There will be a low chance for an isolated shower within the diurnal cumulus field Friday afternoon as weak instability develops with a boost from the cooling mid-levels. Otherwise, inbound high pressure maintains dry and tranquil weather through Saturday. Uncertainty remains with shower/storm chances by Sunday when a shortwave rides across the ridge axis in place. Most model solutions carry the better moisture and attendant precipitation chances to our north, so will hold on to the inherited slight chance PoPs on Sunday and Sunday night.

Significantly warmer and muggier weather remains in the forecast for next week as a 594 dam 500mb ridge develops over the SE CONUS on Sunday then expands north and east through the mid-week. This directs a plume of 850mb temps of around 20 C (near the 99th climatological percentile per NAEFS) into the Great Lakes and favors high temps in the 90s as well as a humid air stream tied to the Gulf of Mexico. This pattern will prove to be stubborn with ensemble mean 500mb height fields showing strong positive anomalies through the week. Differing ensemble systems do begin to vary in handling the ridge by late week however with the GEFS and CMCE steering the ridge axis over New England before having it begin to break down.
Meanwhile, the EPS holds on to the ridge directly overhead through the bulk of the week and thus advertises hotter late week temps.
Will note that 500mb vorticity progs do show several shortwaves riding into the ridge from the west which would bring potential for periods of showers and storms which, depending on diurnal timing, could short circuit the current temperature forecast.


A cluster of showers and storms is expected to wane through the morning across Lake Huron. Southwest flow will then become reinforced over the lake through the day today as a warm airmass sets up across the Great Lakes. This will continue to promote stable over-lake conditions considering the cooler waters, however, gusts 20-25 knots will be possible immediately along the nearshore, given well mixed southwest flow coming right off the land. These localized higher gusts will be most likely across the inner Saginaw Bay with the southwest fetch funneling into the Bay.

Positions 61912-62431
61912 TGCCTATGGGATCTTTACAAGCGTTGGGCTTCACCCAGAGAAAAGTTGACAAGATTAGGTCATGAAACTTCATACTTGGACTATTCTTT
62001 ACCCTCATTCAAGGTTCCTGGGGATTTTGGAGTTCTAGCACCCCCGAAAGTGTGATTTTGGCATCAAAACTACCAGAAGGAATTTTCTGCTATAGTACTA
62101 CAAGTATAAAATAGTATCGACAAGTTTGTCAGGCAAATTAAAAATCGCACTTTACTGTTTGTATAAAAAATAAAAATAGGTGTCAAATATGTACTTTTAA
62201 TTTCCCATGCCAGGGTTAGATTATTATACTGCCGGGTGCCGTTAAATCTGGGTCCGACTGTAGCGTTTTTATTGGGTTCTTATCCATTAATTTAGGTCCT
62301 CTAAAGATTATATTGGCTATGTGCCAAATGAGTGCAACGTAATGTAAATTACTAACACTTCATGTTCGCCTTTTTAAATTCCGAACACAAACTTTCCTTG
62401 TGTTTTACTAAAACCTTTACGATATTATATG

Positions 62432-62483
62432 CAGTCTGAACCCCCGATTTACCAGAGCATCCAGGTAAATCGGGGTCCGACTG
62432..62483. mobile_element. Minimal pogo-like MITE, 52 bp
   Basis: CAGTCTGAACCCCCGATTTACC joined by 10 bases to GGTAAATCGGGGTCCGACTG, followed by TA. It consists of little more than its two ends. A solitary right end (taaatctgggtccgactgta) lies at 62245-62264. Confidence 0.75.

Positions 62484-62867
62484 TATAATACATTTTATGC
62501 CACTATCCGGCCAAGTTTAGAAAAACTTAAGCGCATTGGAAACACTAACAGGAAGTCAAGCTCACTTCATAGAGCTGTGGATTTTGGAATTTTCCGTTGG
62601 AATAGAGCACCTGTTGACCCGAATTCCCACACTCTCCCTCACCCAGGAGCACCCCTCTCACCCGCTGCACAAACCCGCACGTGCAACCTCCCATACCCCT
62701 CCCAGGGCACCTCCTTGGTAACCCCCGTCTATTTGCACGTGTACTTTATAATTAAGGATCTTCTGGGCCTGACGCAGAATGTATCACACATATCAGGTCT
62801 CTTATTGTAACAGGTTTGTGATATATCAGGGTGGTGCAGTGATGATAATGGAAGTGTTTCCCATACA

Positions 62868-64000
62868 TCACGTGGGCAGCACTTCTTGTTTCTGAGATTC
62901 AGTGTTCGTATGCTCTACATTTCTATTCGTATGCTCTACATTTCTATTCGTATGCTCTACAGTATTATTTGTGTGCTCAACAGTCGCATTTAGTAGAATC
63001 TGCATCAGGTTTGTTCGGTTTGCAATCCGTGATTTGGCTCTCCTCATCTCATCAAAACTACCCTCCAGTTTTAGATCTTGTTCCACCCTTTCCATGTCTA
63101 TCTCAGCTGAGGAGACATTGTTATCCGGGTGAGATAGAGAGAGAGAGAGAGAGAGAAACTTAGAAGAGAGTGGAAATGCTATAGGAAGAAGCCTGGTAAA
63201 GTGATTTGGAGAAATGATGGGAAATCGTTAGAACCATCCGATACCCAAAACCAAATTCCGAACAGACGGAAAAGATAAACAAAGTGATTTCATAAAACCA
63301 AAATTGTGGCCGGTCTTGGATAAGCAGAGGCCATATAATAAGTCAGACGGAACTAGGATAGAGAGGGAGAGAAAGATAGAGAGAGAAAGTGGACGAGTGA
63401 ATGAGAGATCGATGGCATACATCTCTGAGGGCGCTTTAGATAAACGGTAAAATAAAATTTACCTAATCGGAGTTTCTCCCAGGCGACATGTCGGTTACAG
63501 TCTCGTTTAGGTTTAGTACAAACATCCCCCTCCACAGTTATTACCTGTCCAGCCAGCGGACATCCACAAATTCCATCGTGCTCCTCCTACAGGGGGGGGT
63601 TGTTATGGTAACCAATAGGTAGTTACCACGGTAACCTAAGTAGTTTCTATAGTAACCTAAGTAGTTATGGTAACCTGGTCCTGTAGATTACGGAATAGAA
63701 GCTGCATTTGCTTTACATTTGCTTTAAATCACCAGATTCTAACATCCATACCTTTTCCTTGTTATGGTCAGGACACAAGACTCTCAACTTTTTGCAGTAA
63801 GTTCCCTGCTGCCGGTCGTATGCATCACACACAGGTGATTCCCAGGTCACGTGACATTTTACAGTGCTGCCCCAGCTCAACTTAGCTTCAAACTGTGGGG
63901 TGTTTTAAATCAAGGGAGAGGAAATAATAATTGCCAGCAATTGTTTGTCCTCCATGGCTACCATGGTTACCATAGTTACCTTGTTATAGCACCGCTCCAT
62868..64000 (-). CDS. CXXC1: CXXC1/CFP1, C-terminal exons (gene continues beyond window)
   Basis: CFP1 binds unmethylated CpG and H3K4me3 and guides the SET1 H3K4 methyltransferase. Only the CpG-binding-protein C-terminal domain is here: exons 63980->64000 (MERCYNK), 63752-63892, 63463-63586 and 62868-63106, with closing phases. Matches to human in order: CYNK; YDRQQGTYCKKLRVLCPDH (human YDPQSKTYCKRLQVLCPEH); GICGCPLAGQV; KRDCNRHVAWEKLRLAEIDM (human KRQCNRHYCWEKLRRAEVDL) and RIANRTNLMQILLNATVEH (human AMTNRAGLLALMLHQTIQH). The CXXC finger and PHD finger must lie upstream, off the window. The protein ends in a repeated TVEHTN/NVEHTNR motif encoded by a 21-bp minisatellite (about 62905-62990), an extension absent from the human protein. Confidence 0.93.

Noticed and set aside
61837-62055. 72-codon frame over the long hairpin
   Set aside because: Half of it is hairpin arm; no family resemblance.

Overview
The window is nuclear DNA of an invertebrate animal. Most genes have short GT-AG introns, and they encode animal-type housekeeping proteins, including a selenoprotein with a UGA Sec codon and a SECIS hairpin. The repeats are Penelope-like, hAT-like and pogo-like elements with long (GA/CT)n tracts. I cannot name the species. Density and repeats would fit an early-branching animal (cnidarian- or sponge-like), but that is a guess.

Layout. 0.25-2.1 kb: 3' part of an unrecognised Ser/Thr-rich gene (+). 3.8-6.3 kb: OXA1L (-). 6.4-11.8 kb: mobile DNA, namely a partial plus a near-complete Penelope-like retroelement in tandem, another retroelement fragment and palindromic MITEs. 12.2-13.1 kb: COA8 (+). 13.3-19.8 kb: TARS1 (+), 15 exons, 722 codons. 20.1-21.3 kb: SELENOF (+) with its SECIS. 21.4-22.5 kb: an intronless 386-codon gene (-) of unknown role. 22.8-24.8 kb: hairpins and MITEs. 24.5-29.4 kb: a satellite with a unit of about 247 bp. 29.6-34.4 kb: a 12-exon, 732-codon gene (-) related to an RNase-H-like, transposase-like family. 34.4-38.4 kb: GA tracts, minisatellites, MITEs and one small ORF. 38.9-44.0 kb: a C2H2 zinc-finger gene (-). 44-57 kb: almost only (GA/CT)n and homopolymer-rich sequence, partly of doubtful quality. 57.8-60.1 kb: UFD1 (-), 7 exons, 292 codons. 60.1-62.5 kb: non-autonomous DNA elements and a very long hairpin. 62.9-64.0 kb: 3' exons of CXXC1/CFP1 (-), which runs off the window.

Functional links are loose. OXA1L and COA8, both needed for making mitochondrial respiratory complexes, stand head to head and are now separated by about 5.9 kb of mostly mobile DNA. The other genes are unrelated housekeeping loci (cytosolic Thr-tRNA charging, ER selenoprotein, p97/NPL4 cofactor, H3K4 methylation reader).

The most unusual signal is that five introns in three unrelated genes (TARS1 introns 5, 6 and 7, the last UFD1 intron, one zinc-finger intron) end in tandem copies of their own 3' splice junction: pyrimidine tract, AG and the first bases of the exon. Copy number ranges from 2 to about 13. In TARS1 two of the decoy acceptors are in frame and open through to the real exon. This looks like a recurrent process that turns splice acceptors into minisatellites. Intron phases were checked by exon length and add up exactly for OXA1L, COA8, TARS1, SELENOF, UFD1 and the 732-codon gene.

At this time, will continue to preclude the issuance of any Small Craft Advisories, taking into account the stable marine layer, noting the chance to reach isolated 25 knot gusts immediately along the shoreline. The issuance of a short-fused Small Craft Advisory will be considered this afternoon and evening if surface observations support stronger wind gusts having a farther reach into the open waters relative to current projections.

Otherwise, redeveloping showers and thunderstorms, some strong, will be possible this afternoon and evening, south of the central portion of Lake Huron. Wind gusts to or in excess of 34 knots and small hail will be the main threats with any strong to severe thunderstorm development. The passage of a cold front late tonight into Friday morning will veer wind direction from southwest to northwest as high pressure builds in behind the front. This will bring lighter winds to the Great Lakes by Friday.

Issued at 1157 PM EDT Wed Jun 12 2024


A combination of thunderstorm remnants moving in from the west and new showers developing overhead are expected to affect mbS down toward Flint late tonight and early in the morning. The ongoing activity weakens enough for conditions to remain VFR while any new showers are also high based and light. The plume of mid level moisture tracks east mid to late morning which gives daytime heating a chance to recover for the afternoon. Thunderstorm timing, coverage, and intensity the become the forecast highlights for the afternoon into Thursday evening. There is a wide range of model projections on timing/location of storm initiation, however earlier and/or farther north solutions are favored as the larger scale mid level trough and upper level jet approach from the upper Midwest.
Storms are expected to affect all terminals beginning around 20Z at mbS then spreading southeast toward DTW during late afternoon.

For DTW/D21 Convection... An approaching low pressure system and cold front bring a chance of thunderstorms later in the afternoon. A general NW to SE progression with increasing coverage is expected across the area, primarily affecting DTW after 22Z.


* Moderate for thunderstorms impacting the terminal after 22z Thursday.

Lake Huron...None.
Lake St Clair...None.
Michigan waters of Lake Erie...None.

Weather Reporting Stations
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Stations Dist Age Wind AirWater WavesinHgDewPt
CLSM4 - St. Clair Shores, MI 25 mi60 minSSW 7G11 72°F 29.87
AGCM4 44 mi42 min 69°F 61°F29.83
THLO1 - Toledo Light No. 2 OH 48 mi60 minSSW 15G17 71°F 29.8857°F
THRO1 - 9063085 - Toledo, OH 57 mi42 minSW 5.1G12 71°F 29.8653°F

Wind History for Toledo, OH